Recent developments in the “data breach” inquiry raise questions about accountability for social media giant Facebook.
Documents seized by UK Parliament show that Facebook staff and CEO Mark Zuckerberg knowingly exploited a loophole that allowed third-parties to access users' personal data. They then charged their larger clients, including Netflix and Airbnb, for continued access to the information. One client, Cambridge Analytica, used the data to disseminate Fake News and disinformation to particular demographics, which may have helped the Trump campaign win the 2016 US primary election.
Justice Minister Andrew Little claims he is watching these new developments closely and welcomes accountability for online organisations. He has even stated that he will “take action if needed”.
So, it is difficult to tell what the recent findings will mean for content creators and users in New Zealand. But, regulation of content on social media would be a balancing act. In their submission to the House of Commons, Facebook indicated that authoritarian regimes could take advantage of regulation: if nation states were to have the power to regulate social media content, they could also censor genuine political expression shared on the platform.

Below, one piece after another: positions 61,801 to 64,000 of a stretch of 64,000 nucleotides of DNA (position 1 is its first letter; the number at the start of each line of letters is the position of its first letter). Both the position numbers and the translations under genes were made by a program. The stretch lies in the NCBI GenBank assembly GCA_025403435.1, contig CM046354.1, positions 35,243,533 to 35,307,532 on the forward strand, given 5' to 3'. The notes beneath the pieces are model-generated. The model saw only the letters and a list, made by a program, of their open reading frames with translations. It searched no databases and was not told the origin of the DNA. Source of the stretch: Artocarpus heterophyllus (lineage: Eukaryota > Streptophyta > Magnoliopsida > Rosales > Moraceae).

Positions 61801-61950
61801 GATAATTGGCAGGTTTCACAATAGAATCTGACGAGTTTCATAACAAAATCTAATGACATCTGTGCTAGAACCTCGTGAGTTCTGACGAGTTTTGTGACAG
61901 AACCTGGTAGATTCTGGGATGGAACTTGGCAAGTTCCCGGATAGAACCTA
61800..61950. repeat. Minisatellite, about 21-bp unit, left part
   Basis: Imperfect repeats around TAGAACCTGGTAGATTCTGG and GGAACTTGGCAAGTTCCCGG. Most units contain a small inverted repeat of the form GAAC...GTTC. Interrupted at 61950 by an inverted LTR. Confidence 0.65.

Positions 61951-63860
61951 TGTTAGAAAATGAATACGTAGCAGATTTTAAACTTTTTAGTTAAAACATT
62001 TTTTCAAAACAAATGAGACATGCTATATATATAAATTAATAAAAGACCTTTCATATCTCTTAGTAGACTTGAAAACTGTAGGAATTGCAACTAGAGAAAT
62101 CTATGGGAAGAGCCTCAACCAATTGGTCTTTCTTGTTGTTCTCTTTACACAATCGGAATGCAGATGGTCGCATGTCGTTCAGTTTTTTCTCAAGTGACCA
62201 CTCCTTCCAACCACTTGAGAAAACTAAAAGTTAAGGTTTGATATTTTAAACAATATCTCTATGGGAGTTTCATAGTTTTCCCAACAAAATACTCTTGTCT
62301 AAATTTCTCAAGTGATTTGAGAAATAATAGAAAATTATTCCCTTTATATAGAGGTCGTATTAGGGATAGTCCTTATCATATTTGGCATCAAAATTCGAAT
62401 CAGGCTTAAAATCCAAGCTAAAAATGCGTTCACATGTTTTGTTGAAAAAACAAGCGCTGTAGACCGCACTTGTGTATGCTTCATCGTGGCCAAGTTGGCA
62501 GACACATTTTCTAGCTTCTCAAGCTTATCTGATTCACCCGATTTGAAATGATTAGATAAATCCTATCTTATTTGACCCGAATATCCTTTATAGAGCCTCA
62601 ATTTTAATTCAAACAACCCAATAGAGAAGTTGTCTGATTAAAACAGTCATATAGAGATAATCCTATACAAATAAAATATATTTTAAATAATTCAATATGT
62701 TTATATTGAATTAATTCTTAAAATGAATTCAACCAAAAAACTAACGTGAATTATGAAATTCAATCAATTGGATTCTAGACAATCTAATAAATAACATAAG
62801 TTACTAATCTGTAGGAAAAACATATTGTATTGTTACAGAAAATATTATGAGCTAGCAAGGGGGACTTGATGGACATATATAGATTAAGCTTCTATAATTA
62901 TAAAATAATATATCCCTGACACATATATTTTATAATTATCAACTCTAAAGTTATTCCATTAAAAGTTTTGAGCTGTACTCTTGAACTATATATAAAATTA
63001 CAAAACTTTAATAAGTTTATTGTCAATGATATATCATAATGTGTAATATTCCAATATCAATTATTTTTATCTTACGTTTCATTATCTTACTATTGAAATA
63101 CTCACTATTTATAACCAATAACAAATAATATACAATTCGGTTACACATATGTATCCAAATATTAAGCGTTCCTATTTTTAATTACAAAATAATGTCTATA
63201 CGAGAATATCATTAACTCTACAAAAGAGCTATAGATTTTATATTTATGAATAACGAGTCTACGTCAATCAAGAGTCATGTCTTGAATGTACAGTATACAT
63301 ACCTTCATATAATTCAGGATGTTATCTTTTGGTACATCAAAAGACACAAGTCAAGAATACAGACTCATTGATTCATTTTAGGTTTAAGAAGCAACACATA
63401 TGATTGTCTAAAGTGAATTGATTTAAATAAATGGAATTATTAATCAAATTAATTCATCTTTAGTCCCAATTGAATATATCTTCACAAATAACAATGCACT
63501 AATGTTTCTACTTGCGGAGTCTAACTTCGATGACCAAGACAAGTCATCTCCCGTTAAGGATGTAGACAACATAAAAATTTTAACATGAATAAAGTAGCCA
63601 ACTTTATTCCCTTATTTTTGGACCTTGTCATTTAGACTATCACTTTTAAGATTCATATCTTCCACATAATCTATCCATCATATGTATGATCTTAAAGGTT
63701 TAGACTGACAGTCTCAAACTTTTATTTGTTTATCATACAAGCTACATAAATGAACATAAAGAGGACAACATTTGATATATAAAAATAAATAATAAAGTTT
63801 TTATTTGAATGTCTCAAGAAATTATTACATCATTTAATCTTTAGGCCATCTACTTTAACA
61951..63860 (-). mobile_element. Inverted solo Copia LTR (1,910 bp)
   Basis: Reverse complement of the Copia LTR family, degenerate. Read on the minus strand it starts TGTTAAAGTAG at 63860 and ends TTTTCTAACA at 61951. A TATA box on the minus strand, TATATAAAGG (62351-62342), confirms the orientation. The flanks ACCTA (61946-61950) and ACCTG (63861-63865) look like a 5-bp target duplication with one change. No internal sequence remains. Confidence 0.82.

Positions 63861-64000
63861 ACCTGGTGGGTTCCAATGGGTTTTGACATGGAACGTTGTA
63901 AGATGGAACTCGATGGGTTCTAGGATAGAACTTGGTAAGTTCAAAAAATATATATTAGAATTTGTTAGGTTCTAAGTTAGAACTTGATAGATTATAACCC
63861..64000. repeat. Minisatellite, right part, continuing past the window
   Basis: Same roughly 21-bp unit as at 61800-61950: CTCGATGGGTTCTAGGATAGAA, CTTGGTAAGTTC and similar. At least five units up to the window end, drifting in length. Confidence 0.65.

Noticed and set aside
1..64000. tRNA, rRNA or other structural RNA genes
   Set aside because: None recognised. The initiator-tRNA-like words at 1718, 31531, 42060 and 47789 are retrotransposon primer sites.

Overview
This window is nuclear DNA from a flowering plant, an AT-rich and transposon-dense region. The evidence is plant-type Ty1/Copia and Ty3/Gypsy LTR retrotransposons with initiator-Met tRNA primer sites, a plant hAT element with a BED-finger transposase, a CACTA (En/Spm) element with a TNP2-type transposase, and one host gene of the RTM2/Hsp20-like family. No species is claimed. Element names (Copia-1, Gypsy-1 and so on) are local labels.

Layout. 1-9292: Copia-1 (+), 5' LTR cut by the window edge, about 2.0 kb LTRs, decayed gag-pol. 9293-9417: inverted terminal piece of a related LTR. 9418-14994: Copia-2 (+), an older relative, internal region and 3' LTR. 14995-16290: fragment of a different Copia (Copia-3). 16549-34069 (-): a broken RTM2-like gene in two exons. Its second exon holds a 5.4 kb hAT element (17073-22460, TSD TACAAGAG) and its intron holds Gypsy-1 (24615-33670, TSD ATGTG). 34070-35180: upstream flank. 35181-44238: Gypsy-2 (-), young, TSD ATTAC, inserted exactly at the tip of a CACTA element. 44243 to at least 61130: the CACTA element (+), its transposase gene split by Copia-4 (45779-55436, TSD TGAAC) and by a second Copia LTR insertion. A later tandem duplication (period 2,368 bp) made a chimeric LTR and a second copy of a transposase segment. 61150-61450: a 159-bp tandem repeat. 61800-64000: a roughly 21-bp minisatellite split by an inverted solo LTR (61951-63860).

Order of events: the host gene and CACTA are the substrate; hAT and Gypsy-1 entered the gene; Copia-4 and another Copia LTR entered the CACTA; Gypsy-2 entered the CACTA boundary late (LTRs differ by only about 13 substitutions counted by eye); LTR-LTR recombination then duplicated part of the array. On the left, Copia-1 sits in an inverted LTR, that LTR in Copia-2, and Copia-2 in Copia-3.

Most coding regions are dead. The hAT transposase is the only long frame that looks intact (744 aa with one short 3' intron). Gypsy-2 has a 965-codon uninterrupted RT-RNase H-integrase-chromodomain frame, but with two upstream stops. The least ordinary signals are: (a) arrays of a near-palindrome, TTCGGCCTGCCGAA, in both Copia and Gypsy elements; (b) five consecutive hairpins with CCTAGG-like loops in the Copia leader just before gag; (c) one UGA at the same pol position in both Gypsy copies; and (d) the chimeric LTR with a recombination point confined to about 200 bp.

There would also be major implications for thousands of other social media apps if the government could regulate the way in which Facebook uses personal data.
A further difficulty with regulating multinationals such as Facebook is that the only practical method of recourse is through international law, since they don't have a local operating company or any assets in most places.
Perhaps, then the onus is on us as the users to decide what we want to be in the public domain. If we collectively reduce the wealth of knowledge that we contribute to the site, their power to exploit that knowledge will diminish. I realise this is easier said than done, so I've created a support group for us all to join on Facebook. Don't worry, it's private.
The emails are a selection, often with little or no context or continuity, showing Facebook staff, including the chief executive, Mark Zuckerberg, discussing whether to trade access to user data for revenue, valuable trademarks or simple cash payments. The emails also cast new light on a number of other controversial practices at the social network: